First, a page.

Last month, I used random forests to predict the winner of League of Legends games. Since then I have downloaded more datasets from different regions, different ELOs, and on different patches. In this notebook, I will show that Korean games are easier to predict due to "open mids," high skill games are faster and easier to predict than low-skill games, and show how the Preseason 2016 patch influenced the game.

Code used in this notebook can be found at https://github.com/map222/lolML.

In [87]:

```
import requests, json
import numpy as np
from src import API_io
import importlib
import pandas as pd
import pickle
import os
from src import feature_calc
import matplotlib.pyplot as plt
import src.plotting as lol_plt
%matplotlib inline
import pdb
import warnings
warnings.filterwarnings('ignore')
```

In [4]:

```
# load sklearn package
from sklearn.naive_bayes import GaussianNB
from sklearn.metrics import confusion_matrix
from sklearn import cross_validation
from sklearn.ensemble import RandomForestClassifier
```

In [2]:

```
working_dir = 'C:\\Users\\Me\\Documents\\GitHub\\lolML'
os.chdir(working_dir)
with open(working_dir+ '\\api_key.txt', 'r') as api_file:
api_key = api_file.read()
```

Load the datasets in. These datasets were scraped using the Region Scraper Notebook which identifies good players in the featured games, and takes games from their history.

In [16]:

```
working_dir = 'C:\\Users\\Me\\Documents\\GitHub\\lolML\\notebooks'
os.chdir(working_dir)
with open('EUW combined_df.pickle', 'rb') as pickle_file:
euw_timelines_df = pickle.load(pickle_file)
with open('KR combined_df.pickle', 'rb') as pickle_file:
kr_timelines_df = pickle.load(pickle_file)
with open('NA combined_df.pickle', 'rb') as pickle_file:
na_timelines_df = pickle.load(pickle_file)
with open('Low ELO combined_df.pickle', 'rb') as pickle_file:
low_timelines_df = pickle.load(pickle_file)
with open('Preseason2016 combined_df.pickle', 'rb') as pickle_file:
pre2016_timelines_df = pickle.load(pickle_file)
with open('Season 2015 Team ranked combined_df.pickle', 'rb') as pickle_file:
team_timelines_df = pickle.load(pickle_file)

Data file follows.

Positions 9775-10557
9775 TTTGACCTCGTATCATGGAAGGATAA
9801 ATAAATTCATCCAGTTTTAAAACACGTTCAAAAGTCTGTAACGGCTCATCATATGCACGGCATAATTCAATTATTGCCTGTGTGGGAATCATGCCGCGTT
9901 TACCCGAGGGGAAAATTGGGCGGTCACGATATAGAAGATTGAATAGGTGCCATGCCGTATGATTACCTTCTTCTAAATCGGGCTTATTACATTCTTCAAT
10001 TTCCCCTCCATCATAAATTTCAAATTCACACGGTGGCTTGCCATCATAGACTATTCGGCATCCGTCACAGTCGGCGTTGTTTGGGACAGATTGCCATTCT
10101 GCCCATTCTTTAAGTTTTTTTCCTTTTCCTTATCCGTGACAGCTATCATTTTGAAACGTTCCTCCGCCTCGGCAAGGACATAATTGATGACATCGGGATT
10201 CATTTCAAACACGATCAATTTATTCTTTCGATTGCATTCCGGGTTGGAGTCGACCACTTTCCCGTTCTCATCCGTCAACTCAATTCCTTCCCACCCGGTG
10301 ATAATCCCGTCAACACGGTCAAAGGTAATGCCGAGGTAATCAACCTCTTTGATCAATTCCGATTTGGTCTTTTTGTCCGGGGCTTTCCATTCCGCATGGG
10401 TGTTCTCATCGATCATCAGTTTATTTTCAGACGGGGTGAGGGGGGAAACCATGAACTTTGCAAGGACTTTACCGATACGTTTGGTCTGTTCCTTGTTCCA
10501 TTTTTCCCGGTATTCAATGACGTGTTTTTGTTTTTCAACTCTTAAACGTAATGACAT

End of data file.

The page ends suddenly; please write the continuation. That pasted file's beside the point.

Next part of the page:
```

Create some secondary features.

In [18]:

```
euw_timelines_df = [feature_calc.calc_secondary_features(x) for x in euw_timelines_df]
na_timelines_df = [feature_calc.calc_secondary_features(x) for x in na_timelines_df]
kr_timelines_df = [feature_calc.calc_secondary_features(x) for x in kr_timelines_df]
low_timelines_df = [feature_calc.calc_secondary_features(x) for x in low_timelines_df]
pre2016_timelines_df = [feature_calc.calc_secondary_features(x) for x in pre2016_timelines_df]
team_timelines_df = [feature_calc.calc_secondary_features(x) for x in team_timelines_df]
euw_timelines_df = feature_calc.calc_second_diff(euw_timelines_df)
na_timelines_df = feature_calc.calc_second_diff(na_timelines_df)
kr_timelines_df = feature_calc.calc_second_diff(kr_timelines_df)
low_timelines_df = feature_calc.calc_second_diff(low_timelines_df)
pre2016_timelines_df = feature_calc.calc_second_diff(pre2016_timelines_df)
team_timelines_df = feature_calc.calc_second_diff(team_timelines_df)
```

These are the important features, as found in prior investigations.

In [19]:

```
important_col = ['blue_inhibs', 'blue_barons', 'drag_diff', 'first_baron', 'first_inhib',
'gold_diff', 'gold_diff_diff', 'kill_diff', 'kill_diff_diff', 'red_barons',
'red_inhibs', 'tower_diff']
timeline_end = 55
time_indices = np.arange(5, timeline_end, 5)
```

Set up matplotlib so graphs are pretty.

In [84]:

```
import matplotlib as mpl
mpl.rc('font', size=20)
mpl.rc('lines', linewidth=2)
mpl.rc('figure',figsize=[8, 6])
```

Korea is famed for its great players, and "open mid" philosophy. Are we able to see those attributes in our model? First, let's plot the distribution of game lengths.

In [29]:

```
fig, ax = plt.subplots(1, figsize = [8, 6])
euw_lengths =np.array( euw_timelines_df[0]['game_length'])
na_lengths = np.array( na_timelines_df[0]['game_length'])
kr_lengths = np.array( kr_timelines_df[0]['game_length'])
plt.hist(euw_lengths, bins = range(0, 60), histtype='step', normed=True, label = 'EUW')
plt.hist(na_lengths, bins = range(0, 60), histtype='step', normed=True, label = 'NA')
plt.hist(kr_lengths, bins = range(0, 60), histtype='step', normed=True, label = 'KR')
lol_plt.prettify_axes(ax)
plt.xlabel('Game Length')
ax.set_ylabel('Fraction of games')
plt.legend(frameon=False, fontsize = 14);
```

NA and EUW games are of similar length. Korean games, however, are shorter, with more games ending before 20 minutes, and many more surrenders at twenty. The famed "open mid" attitude is indeed true.

Given these differences, we can still ask, are the regions similarly predictable? First, I will create a scoring function to apply to each timepoint.

In [92]:

```
# Since the previous post, I've found that these hyperparameters increase predictability, and reduce run time